New Security and Privacy Features in macOS Ventura, iOS 16, and iPadOS 16

Apple recently presented this year’s operating systems, and they are full of new features to boost your productivity and increase your fun. macOS Ventura, iOS 16, and iPadOS 16 also have a number of useful new features to enhance your security and privacy. Most of these features are present in all of the operating systems. Here’s an overview of what to look forward to this fall.

Read the rest of the article on The Mac Security Blog.

Apple’s AirTags: One Year On

It has been one year since Apple released AirTags, the small tracking devices that leverage the vast network of iPhones and iPads. Designed to help you find your keys, track your luggage, and keep tabs on your backpack, these devices have also been used for stalking and theft. Here’s an overview of the first year of AirTags.

Read the rest of the article on The Mac Security Blog.

Everything You Can Do with iCloud – The Complete Guide

iCloud is the umbrella for Apple’s services that you can access with your Mac, iPhone, or iPad. Not all of the company’s services; there are other services, such as Apple Music, Apple TV+, Apple Arcade, and others, which you access with a paid subscription. But iCloud is the backbone of the services you use to manage your data and communicate with others.

In this article, I’ll explain what all the various elements of iCloud are, and how they work together.

Read the rest of the article on The Mac Security Blog.

USB-C and Thunderbolt: Understanding Ports and Cables for Macs and iPads

The ports that you use to connect keyboards, mice, and hard drives to your Macs have changed over the years. Current Macs have USB-C, which provide standard USB speeds, along with faster Thunderbolt to compatible peripherals. But what’s the difference between USB-C and Thunderbolt ports, and how can you tell them apart? And which cables do you need to get the most out of them?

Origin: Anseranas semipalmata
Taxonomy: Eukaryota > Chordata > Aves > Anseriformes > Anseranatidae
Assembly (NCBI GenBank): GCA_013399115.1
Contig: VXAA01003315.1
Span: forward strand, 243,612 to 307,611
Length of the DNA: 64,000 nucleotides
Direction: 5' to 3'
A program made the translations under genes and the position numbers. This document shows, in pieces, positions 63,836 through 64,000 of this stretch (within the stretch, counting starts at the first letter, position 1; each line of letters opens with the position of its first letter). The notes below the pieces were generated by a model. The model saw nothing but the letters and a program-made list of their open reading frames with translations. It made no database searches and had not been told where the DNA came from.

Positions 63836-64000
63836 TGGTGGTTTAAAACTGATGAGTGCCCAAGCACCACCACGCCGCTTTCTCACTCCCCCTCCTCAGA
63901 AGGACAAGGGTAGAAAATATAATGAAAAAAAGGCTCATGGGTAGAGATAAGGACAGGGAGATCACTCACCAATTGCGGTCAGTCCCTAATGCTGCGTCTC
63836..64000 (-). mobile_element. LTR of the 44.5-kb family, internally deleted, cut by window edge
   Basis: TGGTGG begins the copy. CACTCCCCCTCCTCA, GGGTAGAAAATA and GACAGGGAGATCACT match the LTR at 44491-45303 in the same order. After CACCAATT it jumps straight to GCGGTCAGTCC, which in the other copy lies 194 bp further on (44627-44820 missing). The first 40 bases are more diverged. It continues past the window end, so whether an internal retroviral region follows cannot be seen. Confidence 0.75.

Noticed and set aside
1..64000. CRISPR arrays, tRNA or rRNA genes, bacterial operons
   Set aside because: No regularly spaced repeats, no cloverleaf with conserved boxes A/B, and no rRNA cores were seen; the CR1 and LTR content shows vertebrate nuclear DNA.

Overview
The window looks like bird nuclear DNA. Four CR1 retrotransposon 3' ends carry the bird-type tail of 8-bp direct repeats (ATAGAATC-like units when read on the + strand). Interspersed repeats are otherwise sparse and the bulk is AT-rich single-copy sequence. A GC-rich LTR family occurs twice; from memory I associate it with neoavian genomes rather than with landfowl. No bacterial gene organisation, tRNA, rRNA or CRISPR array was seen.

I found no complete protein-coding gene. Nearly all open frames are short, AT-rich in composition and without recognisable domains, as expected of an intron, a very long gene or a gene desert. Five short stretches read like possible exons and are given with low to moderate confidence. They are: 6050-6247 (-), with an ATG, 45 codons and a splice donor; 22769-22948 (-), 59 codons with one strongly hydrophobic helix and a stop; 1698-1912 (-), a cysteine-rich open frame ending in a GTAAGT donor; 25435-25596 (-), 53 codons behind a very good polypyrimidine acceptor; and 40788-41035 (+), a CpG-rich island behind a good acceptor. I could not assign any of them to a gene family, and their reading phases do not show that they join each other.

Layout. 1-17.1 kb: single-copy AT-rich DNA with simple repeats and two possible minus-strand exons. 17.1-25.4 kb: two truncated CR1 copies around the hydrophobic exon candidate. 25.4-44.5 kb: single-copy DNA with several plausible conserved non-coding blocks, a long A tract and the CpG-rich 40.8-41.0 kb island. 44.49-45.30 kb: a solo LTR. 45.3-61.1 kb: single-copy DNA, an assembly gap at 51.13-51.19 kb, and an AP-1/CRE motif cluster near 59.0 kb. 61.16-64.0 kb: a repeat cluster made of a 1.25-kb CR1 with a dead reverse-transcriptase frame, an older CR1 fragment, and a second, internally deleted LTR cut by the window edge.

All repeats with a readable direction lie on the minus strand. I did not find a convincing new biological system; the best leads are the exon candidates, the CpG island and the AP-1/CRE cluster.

In this article, I’m going to explain what Thunderbolt and USB-C ports are, how to identify them, how they work, which features they offer, and how to choose the right cables for your needs.

Read the rest of the article on The Mac Security Blog.

How to Manage and Use Your Apple ID – The Complete Guide

Your Apple ID is the key that opens the door to all of Apple’s services. You use it to sign into iCloud, where you manage email, calendars, contacts, and more. You use it for purchases from Apple on the iTunes Store, or on App Stores. And you also use it to sign into Messages and FaceTime, to communicate with friends, family, and co-workers.

Since this single combination of a user name and password is so important to users of Apple devices, managing your Apple ID is important. In this article, I’ll discuss how to access settings for your Apple ID, how your Apple ID uses two-factor authentication to protect access to your device, how to set up account recovery contacts and legacy contacts, how to change your Apple ID, and much more.

Read the rest of the article on The Mac Security Blog.

How to Set Up and Use Universal Control with macOS Monterey

Universal Control is one of the most interesting features in macOS Monterey, but it’s taken months for it to roll out to users. Apple first presented the feature in June 2021, and, while it was slated to be included in macOS Monterey’s first release, it was delayed. It is finally available, but still officially described as “beta.”